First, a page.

Yes, it was a hate crime
I don't know the exact legal definition of a hate crime, but the recent rampage in the Mission by a motorist who targeted cyclists should qualify as one. If you physically attack members of a particular group, whether the attack is based on race, sexual orientation, religion, or, in this case, means of transportation, it has to be called hate.
I think I have to say this, because I've been accused of being a hater by commenters to this blog---that I hate cyclists or, even more absurdly, that I hate bikes.
A few weeks ago, when a cyclist was injured in a collision with a car at Fell and Masonic, a commenter posted this: "Are you happy now?" He mistakenly assumed that I would take some pleasure in seeing a cyclist injured. And when I pointed out that we didn't even know yet who was at fault in the accident, the commenter responded: "I DO know what was responsible for the accident: poor bicycle infrastructure, which a major American city is unable to remedy because of your ego trip. "
As it turned out, the cyclist was apparently at fault in that accident, but the implication was that, as a party to the successful litigation forcing the city to do an EIR on the Bicycle Plan, I was somehow responsible for every injury accident to a cyclist in San Francisco. A moment's reflection would show that there's nothing in the Bicycle Plan---or in any possible "intrastructure" or traffic plan---that prevents cyclists or motorists from trying to run red lights or riding or driving recklessly. The litigation and my pointing out over the years how badly many cyclists behave on city streets, including the monthly orgy of bad behavior called Critical Mass, makes me a hater in the minds of some cyclists, who can't distinguish between hate and legitimate criticism.
I confess to being guilty of thinking that redesigning city streets on behalf of cyclists without doing any environmental review is terrible public policy. And if the city insists on doing that even after doing the environmental review---which the city is now trying to do---it's still awful public policy. I also confess to thinking---based on years of observation on the streets of the city---that a substantial minority of city cyclists behave like jerks on our streets.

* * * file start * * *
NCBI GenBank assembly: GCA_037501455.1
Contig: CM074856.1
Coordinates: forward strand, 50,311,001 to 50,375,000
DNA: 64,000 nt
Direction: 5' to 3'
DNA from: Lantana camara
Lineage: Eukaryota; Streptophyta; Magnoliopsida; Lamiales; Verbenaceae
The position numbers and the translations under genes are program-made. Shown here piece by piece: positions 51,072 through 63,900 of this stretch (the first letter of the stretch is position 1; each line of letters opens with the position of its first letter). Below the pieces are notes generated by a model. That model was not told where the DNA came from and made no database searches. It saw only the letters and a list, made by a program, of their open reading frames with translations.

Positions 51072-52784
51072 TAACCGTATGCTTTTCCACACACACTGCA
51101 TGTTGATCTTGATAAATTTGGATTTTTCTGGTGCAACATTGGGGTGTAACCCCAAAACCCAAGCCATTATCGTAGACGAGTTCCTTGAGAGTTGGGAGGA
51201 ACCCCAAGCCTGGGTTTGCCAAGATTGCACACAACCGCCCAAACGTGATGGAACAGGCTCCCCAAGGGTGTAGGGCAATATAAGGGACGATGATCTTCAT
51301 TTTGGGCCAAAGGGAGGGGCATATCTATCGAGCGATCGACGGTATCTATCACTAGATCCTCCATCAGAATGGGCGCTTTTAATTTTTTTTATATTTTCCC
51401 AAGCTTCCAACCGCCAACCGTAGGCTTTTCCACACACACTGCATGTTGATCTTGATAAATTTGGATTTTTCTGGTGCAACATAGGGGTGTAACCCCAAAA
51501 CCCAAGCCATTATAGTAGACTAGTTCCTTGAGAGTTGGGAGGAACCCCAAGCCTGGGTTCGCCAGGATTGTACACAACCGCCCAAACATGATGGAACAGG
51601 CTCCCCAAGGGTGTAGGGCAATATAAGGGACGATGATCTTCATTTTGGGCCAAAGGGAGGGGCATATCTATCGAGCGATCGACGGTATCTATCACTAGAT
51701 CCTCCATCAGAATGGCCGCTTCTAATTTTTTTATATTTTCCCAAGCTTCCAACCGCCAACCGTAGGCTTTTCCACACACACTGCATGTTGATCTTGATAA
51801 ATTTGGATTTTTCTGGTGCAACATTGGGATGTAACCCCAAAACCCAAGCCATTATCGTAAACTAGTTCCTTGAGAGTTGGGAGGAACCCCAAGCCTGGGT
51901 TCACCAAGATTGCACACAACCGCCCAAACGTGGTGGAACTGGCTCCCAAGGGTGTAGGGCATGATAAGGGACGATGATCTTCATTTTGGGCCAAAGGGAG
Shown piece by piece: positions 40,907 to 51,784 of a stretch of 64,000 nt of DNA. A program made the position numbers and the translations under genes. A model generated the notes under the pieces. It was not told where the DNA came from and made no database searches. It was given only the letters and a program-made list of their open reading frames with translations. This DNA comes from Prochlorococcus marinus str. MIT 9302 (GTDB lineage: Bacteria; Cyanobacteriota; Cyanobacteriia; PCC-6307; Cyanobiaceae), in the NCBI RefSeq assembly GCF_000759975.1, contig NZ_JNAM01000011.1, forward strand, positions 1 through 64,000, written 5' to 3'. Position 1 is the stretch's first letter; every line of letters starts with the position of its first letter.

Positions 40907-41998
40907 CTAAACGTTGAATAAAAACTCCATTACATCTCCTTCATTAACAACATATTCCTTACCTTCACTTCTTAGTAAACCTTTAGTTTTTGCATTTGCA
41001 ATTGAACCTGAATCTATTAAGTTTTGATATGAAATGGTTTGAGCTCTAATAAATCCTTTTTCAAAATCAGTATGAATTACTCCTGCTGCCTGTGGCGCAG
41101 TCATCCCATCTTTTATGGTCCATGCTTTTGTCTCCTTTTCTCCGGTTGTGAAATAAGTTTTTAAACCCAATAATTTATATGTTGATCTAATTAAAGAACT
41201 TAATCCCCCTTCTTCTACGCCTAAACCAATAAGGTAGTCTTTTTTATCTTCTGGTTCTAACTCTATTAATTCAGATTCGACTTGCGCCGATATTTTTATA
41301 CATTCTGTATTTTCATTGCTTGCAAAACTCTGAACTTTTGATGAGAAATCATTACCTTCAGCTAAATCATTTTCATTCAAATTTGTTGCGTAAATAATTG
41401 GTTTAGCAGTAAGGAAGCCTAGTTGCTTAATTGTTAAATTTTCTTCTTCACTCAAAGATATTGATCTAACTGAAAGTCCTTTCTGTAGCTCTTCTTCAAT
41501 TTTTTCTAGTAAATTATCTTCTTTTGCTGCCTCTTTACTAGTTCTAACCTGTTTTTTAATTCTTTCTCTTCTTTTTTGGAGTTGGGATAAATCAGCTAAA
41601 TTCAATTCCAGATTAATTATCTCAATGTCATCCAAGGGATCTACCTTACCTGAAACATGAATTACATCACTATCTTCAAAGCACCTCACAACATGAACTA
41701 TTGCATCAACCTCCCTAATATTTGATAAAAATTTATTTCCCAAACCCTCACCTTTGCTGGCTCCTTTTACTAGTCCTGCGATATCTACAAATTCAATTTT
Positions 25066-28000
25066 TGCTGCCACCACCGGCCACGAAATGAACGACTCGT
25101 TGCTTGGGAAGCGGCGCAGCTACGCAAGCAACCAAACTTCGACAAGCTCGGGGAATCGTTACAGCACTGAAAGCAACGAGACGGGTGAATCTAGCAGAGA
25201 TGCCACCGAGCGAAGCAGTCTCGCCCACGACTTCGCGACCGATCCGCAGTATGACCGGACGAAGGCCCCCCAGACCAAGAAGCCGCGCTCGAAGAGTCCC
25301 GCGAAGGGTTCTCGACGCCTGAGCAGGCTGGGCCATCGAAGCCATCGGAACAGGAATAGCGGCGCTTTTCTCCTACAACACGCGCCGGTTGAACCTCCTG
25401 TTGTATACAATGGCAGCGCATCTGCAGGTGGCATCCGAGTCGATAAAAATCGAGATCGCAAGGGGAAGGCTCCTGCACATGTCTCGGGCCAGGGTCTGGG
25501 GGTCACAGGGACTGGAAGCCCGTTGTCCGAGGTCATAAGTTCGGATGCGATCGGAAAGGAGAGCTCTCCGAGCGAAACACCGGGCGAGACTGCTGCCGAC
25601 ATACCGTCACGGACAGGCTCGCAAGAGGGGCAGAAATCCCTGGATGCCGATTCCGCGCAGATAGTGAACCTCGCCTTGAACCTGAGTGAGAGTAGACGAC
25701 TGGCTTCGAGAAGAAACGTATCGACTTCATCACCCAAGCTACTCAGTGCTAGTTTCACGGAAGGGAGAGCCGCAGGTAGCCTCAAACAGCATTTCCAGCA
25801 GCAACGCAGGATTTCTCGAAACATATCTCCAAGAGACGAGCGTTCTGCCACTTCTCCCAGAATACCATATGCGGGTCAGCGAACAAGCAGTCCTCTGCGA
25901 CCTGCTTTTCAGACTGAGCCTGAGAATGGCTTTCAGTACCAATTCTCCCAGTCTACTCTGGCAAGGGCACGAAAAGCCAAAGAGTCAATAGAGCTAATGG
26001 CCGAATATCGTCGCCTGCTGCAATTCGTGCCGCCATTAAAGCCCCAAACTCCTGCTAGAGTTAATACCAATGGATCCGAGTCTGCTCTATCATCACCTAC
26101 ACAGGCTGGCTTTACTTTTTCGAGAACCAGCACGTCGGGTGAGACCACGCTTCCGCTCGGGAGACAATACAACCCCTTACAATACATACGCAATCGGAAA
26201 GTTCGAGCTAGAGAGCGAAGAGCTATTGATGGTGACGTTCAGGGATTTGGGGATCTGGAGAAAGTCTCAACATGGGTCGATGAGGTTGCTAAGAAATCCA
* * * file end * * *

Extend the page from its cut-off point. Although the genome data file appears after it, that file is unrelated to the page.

What many cyclists and their political leadership are in denial about is how much ill-will over time that behavior has created in the public, not just in San Francisco, but all across the country.
But even I was shocked at the tone of the many hateful, anti-cyclist comments to the Chronicle's online version of the Mission rampage story, and I bet very few of those commenters have ever heard of District 5 Diary.
This is the problem the city faces now: there's a certain amount---it's never really been quantified---of resentment of cyclists in the public that will probably grow if the city insists on making traffic worse on busy city streets on behalf of what is seen as an obnoxious, politically aggressive, PC minority.
What the city should have done years ago is put the Bicycle Plan on the ballot for city voters to consider. If cycling is as politically popular as the SF Bicycle Coalition claims it is, what's the problem with that? The answer: our political leadership understands that the Plan could lose such a vote. If the vote was even close, it would pose a big political problem for the bike people and their allies in City Hall.
It's a mistake to proceed as if the radical, anti-car bicycle project in San Francisco is something that has to be implemented. That will only put city leaders in Gavin Newsom's arrogant, "Whether you like it or not" territory. Mayor Newsom himself seems to understand this, as he told reporters last year: if the Bicycle Plan screws up traffic too badly, he's apparently ready to retreat on the issue. But, since he's likely to be elected Lieutenant Governor next week, our next mayor will soon be a yet-to-be-identified, pro-bike prog chosen by our progressive Board of Supervisors, which looks like a prescription for more trouble ahead on our streets.